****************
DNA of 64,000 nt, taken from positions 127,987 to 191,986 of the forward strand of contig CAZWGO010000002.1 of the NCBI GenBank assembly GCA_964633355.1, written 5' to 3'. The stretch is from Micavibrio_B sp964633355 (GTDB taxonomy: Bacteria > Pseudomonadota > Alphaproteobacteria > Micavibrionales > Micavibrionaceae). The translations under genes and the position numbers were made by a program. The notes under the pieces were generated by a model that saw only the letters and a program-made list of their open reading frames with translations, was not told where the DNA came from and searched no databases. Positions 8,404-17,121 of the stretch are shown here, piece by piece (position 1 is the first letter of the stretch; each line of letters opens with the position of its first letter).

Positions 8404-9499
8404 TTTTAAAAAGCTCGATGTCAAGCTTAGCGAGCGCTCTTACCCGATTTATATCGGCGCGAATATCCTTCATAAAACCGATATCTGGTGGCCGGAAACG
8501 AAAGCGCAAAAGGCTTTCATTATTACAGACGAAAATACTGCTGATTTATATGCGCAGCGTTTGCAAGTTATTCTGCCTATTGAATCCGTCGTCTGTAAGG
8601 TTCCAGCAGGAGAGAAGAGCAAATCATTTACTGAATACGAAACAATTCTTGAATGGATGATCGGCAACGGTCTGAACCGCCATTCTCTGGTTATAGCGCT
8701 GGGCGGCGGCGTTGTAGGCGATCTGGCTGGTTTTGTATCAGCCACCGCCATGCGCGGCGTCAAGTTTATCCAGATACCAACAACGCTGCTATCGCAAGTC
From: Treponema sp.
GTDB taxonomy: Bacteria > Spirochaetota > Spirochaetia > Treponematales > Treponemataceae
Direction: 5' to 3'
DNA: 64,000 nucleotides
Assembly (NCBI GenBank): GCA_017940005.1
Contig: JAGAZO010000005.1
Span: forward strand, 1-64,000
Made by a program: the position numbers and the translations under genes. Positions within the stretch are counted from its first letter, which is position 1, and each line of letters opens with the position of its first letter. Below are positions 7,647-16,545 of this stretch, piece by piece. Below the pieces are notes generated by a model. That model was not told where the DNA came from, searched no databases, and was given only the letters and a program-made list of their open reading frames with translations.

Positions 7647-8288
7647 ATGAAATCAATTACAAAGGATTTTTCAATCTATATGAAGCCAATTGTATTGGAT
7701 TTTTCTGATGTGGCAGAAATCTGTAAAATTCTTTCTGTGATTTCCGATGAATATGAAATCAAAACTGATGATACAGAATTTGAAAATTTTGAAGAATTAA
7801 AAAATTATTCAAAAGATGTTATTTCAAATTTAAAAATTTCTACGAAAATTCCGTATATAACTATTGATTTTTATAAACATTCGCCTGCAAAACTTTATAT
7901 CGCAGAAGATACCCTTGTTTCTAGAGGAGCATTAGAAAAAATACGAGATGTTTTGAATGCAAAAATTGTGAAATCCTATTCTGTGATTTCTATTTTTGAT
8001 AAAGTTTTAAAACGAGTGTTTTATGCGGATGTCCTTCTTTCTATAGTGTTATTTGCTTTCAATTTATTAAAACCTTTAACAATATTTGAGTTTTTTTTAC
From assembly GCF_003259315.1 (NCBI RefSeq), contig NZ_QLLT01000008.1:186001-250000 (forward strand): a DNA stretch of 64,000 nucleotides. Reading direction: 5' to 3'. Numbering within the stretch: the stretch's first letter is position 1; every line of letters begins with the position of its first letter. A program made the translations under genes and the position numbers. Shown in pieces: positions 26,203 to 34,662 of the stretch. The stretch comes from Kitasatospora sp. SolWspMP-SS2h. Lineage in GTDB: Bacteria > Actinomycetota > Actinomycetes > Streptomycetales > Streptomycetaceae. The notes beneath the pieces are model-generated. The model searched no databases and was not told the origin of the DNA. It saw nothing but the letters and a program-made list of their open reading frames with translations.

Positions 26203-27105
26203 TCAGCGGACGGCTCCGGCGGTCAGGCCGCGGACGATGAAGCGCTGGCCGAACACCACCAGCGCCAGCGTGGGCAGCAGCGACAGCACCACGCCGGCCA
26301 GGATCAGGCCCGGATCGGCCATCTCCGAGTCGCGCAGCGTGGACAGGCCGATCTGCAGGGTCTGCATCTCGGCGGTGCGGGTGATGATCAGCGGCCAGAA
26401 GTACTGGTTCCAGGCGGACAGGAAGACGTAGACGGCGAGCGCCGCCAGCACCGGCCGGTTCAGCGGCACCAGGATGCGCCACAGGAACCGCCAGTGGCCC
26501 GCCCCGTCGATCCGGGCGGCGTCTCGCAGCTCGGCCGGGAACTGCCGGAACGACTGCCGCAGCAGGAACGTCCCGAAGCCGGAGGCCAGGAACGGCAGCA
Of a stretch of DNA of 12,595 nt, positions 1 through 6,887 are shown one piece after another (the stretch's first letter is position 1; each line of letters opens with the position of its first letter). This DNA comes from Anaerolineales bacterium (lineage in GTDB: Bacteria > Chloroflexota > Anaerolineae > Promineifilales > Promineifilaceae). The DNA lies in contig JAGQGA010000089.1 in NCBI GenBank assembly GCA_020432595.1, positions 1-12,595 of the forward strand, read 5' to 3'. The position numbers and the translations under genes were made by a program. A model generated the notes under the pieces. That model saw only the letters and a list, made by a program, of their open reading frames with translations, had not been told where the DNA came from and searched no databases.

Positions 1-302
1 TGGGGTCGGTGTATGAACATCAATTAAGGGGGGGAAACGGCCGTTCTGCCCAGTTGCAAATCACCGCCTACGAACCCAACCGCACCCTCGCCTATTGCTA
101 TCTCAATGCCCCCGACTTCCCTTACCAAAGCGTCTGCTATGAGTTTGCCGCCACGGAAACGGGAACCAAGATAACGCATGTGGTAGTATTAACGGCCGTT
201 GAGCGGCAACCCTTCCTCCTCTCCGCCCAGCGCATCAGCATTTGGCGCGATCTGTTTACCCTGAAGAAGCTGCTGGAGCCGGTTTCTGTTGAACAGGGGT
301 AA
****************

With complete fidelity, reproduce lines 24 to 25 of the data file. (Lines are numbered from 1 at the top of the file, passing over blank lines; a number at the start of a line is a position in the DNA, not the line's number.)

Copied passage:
26301 GGATCAGGCCCGGATCGGCCATCTCCGAGTCGCGCAGCGTGGACAGGCCGATCTGCAGGGTCTGCATCTCGGCGGTGCGGGTGATGATCAGCGGCCAGAA
26401 GTACTGGTTCCAGGCGGACAGGAAGACGTAGACGGCGAGCGCCGCCAGCACCGGCCGGTTCAGCGGCACCAGGATGCGCCACAGGAACCGCCAGTGGCCC